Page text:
To my mind, to kill in war is not a whit better than to commit ordinary murder.
If you treat prisoners well, they will be less angry, less inclined to violence inside prison, less likely to provoke violent actions by guards, less likely to have reason to file brutality lawsuits that cost taxpayers a bundle and waste administrators' time. And most important, well-treated prisoners will be less likely to leave prison angrier, more vicious and more inclined to criminal behavior than when they went in.
When I was in prison, I was wrapped up in all those deep books. That Tolstoy crap - people shouldn't read that stuff.
No man survives when freedom fails. The best men rot in filthy jails, and those who cry 'appease, appease' are hanged by those they tried to please.
America is the land of the second chance – and when the gates of the prison open, the path ahead should lead to a better life.
Any punishment that does not correct, that can merely rouse rebellion in whoever has to endure it, is a piece of gratuitous infamy which makes those who impose it more guilty in the eyes of humanity, good sense and reason, nay a hundred times more guilty than the victim on whom the punishment is inflicted.
Prisons don't rehabilitate, they don't punish, they don't protect, so what the hell do they do?
Kill a man, and you are an assassin. Kill millions of men, and you are a conqueror. Kill everyone, and you are a God.
The only difference between me and my fellow actors is that I've spent more time in jail.
Taught from infancy that beauty is woman's sceptre, the mind shapes itself to the body, and roaming round its gilt cage, only seeks to adorn its prison.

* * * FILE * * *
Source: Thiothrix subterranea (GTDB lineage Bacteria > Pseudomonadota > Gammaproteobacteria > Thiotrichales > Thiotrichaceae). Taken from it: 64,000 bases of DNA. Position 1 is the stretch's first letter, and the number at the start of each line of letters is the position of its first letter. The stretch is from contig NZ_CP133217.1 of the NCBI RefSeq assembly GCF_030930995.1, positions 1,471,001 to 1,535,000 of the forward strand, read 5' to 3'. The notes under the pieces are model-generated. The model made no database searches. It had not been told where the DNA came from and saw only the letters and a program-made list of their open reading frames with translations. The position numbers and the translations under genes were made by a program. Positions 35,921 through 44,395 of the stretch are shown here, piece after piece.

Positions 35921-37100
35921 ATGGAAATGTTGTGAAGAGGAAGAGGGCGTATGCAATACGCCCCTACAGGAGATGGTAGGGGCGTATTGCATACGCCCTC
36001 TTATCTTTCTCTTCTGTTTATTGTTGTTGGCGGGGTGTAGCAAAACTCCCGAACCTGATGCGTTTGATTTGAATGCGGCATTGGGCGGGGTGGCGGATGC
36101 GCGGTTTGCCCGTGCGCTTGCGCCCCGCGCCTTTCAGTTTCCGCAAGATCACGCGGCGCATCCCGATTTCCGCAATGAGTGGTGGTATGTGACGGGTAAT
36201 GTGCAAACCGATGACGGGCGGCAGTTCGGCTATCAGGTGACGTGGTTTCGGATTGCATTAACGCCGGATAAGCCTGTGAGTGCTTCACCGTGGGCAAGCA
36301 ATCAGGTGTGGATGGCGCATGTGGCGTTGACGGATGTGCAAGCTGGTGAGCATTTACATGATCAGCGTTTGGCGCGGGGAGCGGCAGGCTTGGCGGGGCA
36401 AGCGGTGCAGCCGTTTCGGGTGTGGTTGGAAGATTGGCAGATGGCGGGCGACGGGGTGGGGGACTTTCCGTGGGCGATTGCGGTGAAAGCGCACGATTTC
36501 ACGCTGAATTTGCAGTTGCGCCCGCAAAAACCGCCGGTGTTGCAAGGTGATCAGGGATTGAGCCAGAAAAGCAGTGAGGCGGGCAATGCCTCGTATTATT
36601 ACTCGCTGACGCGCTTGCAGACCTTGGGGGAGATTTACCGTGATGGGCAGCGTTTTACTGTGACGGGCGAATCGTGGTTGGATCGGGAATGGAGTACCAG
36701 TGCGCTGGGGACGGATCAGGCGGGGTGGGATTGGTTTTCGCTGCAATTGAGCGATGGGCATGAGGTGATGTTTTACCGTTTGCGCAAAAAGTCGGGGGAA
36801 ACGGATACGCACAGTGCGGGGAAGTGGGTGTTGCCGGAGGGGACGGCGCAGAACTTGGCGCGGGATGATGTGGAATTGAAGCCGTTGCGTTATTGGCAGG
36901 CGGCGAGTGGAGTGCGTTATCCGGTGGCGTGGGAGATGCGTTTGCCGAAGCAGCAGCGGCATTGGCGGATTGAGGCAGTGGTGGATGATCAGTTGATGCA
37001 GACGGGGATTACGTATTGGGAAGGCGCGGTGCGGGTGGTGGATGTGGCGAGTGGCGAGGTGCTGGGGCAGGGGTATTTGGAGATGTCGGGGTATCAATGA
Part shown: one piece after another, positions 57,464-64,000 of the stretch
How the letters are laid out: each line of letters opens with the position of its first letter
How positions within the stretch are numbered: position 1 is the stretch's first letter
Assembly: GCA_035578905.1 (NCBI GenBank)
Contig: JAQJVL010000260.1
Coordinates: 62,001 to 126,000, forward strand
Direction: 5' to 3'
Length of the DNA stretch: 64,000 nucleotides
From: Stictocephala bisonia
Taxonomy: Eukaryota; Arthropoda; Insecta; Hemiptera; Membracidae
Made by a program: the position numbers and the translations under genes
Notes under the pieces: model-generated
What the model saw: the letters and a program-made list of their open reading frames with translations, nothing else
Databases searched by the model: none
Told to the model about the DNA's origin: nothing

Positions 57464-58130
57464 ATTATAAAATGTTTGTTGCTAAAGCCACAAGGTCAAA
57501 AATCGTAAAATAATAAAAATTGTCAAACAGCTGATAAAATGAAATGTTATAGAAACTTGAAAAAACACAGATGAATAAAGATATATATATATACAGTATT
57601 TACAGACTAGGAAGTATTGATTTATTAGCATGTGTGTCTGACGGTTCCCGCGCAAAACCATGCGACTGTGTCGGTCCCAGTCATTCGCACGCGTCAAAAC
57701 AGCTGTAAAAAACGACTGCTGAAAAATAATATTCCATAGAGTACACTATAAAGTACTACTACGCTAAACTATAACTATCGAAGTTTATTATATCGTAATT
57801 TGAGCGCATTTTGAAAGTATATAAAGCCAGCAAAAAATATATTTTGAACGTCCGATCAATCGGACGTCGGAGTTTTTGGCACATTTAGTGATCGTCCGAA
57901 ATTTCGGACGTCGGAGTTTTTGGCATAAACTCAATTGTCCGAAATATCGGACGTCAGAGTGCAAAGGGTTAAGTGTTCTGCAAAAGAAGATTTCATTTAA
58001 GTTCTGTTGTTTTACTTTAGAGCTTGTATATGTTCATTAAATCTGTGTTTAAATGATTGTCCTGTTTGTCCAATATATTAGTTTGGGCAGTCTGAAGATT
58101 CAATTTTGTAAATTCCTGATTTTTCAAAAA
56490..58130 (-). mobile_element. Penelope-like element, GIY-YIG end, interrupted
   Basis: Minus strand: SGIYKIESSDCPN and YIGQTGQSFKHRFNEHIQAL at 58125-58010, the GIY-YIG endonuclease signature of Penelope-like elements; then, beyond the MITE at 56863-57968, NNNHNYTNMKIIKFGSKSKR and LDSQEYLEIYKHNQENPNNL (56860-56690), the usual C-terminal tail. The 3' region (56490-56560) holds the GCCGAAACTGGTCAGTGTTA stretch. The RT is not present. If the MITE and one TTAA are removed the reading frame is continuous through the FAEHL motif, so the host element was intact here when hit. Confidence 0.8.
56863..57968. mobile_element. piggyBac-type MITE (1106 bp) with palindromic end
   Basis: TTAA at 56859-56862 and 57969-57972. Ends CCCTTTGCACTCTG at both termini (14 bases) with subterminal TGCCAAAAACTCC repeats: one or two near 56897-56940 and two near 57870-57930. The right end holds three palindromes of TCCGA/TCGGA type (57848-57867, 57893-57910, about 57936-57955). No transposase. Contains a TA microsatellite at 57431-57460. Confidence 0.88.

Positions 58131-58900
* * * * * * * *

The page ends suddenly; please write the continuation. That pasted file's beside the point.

A Sunday school is a prison in which children do penance for the evil conscience of their parents.
Three hundred years ago a prisoner condemned to the Tower of London carved on the wall of his cell this sentiment to keep up his spirits during his long imprisonment: “It is not adversity that kills, but the impatience with which we bear adversity.”
The English laws punish vice; the Chinese laws do more, they reward virtue.
The torment of human frustration, whatever its immediate cause, is the knowledge that the self is in prison, its vital force and 'mangled mind' leaking away in lonely, wasteful self-conflict.
It isn't true that convicts live like animals: animals have more room to move around.
It is true you cannot eat freedom and you cannot power machinery with democracy. But then neither can political prisoners turn on the light in the cells of a dictatorship.
It is impossible to go through life without trust: That is to be imprisoned in the worst cell of all, oneself.
Experts and the educated elite have replaced what worked with what sounded good. Society was far more civilized before they took over our schools, prisons, welfare programs, police departments and courts. It's high time we ran these people out of our lives and went back to common sense.